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Letter December 30, 1919 from David Eichel to Parents


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Letter [#34] from David Eichel, U.S.D.B., Fort Douglas, Utah

[December 30, 1919]

Dear folks:

The one event that is disturbing the general serenity here, is the trial of Julius Greenberg. The court convened yesterday, and is being continued today, with strong possibilities of it being carried over for tomorrow. Quite a few of us, I among others, expect to be called upon to testify to the good character of Greenberg. Thus far, from the few scattered reports we get, it would seem that the trial is progressing favorably for the defense. This is by no means an indication of what the ultimate verdict may be. I'll not even give you any details until it is all over.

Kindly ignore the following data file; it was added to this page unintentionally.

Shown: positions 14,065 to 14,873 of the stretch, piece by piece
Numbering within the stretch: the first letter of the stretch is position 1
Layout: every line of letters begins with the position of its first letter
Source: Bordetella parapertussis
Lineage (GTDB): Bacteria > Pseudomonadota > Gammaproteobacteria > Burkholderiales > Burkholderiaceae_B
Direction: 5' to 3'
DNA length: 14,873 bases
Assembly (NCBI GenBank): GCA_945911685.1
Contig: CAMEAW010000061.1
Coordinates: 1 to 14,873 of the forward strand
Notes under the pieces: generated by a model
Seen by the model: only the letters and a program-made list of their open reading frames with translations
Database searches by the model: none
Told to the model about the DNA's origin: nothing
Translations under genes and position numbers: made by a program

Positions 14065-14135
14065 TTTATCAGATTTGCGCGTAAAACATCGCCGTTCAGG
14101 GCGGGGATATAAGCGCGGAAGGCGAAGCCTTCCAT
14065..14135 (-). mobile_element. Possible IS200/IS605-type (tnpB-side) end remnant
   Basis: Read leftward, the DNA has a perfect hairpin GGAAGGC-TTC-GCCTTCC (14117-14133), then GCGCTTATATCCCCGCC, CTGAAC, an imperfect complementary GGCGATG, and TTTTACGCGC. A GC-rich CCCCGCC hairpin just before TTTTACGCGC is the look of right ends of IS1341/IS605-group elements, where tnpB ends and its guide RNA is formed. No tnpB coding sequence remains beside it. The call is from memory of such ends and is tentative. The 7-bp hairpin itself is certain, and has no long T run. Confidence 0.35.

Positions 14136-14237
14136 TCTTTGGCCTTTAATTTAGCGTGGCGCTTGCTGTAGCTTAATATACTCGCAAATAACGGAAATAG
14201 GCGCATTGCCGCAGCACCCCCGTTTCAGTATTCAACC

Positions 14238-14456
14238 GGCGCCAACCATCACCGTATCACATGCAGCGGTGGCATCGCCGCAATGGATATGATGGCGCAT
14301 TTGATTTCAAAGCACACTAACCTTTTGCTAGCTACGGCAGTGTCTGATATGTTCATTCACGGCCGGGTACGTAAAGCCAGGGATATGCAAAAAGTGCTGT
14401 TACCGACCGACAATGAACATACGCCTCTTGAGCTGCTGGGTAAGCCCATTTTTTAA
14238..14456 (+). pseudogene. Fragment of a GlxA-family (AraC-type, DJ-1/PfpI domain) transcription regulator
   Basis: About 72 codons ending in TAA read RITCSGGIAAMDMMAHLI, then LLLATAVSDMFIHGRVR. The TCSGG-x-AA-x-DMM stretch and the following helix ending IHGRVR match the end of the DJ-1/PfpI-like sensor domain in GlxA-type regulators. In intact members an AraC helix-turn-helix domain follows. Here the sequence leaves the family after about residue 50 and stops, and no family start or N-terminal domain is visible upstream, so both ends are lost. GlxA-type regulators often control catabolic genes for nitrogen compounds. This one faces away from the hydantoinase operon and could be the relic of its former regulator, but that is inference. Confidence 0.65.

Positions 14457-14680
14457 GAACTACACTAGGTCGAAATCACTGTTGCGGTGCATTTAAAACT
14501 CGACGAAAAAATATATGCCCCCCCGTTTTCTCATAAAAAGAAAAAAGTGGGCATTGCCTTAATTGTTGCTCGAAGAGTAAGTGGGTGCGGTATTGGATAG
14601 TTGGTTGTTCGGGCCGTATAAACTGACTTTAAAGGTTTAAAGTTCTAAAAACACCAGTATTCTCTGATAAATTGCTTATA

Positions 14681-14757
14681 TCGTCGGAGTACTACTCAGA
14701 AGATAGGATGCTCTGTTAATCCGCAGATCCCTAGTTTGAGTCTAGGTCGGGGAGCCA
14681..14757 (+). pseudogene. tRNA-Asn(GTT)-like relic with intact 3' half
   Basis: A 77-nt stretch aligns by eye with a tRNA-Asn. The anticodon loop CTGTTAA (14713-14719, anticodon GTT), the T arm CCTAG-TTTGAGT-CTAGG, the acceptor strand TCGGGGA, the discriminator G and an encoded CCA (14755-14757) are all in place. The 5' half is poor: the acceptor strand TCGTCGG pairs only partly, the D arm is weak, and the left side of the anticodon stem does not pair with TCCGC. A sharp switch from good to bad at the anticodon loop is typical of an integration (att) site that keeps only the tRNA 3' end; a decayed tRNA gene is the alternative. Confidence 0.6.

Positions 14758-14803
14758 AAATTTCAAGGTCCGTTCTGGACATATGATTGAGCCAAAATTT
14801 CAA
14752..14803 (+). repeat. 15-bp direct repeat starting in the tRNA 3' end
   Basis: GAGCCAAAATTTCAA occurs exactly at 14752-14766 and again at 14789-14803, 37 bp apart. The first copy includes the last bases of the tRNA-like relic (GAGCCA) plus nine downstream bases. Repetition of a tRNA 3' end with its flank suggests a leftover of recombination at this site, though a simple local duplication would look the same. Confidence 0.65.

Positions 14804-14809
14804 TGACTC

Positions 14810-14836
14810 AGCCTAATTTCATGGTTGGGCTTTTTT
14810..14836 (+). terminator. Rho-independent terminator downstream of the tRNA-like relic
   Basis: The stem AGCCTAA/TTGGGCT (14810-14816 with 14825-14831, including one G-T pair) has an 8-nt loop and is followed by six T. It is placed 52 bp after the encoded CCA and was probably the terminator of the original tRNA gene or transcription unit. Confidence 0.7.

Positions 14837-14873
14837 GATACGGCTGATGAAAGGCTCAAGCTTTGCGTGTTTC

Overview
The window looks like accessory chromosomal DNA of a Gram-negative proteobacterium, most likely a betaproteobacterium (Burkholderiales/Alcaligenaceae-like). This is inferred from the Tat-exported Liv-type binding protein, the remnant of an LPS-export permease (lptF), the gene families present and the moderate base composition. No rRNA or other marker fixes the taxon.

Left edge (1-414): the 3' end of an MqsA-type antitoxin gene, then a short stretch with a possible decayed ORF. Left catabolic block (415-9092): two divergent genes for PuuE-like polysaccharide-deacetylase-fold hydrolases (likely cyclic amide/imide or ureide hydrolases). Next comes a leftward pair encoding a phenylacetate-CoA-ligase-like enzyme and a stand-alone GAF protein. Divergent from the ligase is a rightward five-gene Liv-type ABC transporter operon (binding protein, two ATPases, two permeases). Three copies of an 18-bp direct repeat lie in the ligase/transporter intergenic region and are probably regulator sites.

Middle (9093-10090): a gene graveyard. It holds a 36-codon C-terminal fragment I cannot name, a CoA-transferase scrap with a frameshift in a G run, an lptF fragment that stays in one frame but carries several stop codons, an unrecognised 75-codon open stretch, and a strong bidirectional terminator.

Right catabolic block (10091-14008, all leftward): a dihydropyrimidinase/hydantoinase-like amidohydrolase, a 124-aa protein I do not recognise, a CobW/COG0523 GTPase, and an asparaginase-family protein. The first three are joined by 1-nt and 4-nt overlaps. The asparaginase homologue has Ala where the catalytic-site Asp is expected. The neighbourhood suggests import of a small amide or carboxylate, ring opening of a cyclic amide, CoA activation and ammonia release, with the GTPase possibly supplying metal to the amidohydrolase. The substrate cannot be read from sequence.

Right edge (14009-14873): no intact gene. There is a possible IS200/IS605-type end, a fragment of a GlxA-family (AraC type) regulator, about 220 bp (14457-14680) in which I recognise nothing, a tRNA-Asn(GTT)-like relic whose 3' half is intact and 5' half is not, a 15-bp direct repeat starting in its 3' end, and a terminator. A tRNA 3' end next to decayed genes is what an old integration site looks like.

There is absolutely nothing new here. If it were'nt for the trial and the recent suicide Julius wrote about, this would be a perfectly uneventful period. We read the newspapers and occasionally it offers us something of interest. We are all vitally interested in the signing of peace. If we thought that the Senate was in earnest and not indulging in a game of petty politics for personal aggrandizement; if we thought that they were against the treaty in principle, we would be pleased at its defeat. But we know better. We have read the hypercritical and contradictory statements and speeches of the "anti-League of Nations" group, and we have found it so much twaddle. Furthermore we have a suspicion, a very strong one, that they'll endorse it eventualy [sic]. So why not now? With peace the general chaos might be cleared up. As it is, on the hypercritical pretense that a state of war exists (altho the newspapers are already quoting the great figures involved in exports and imports to Germany) the forces of gov't have been able to foist the most despotic measures on the people. If peace were declared a reaction might set in in favor of liberalism and radicalism.

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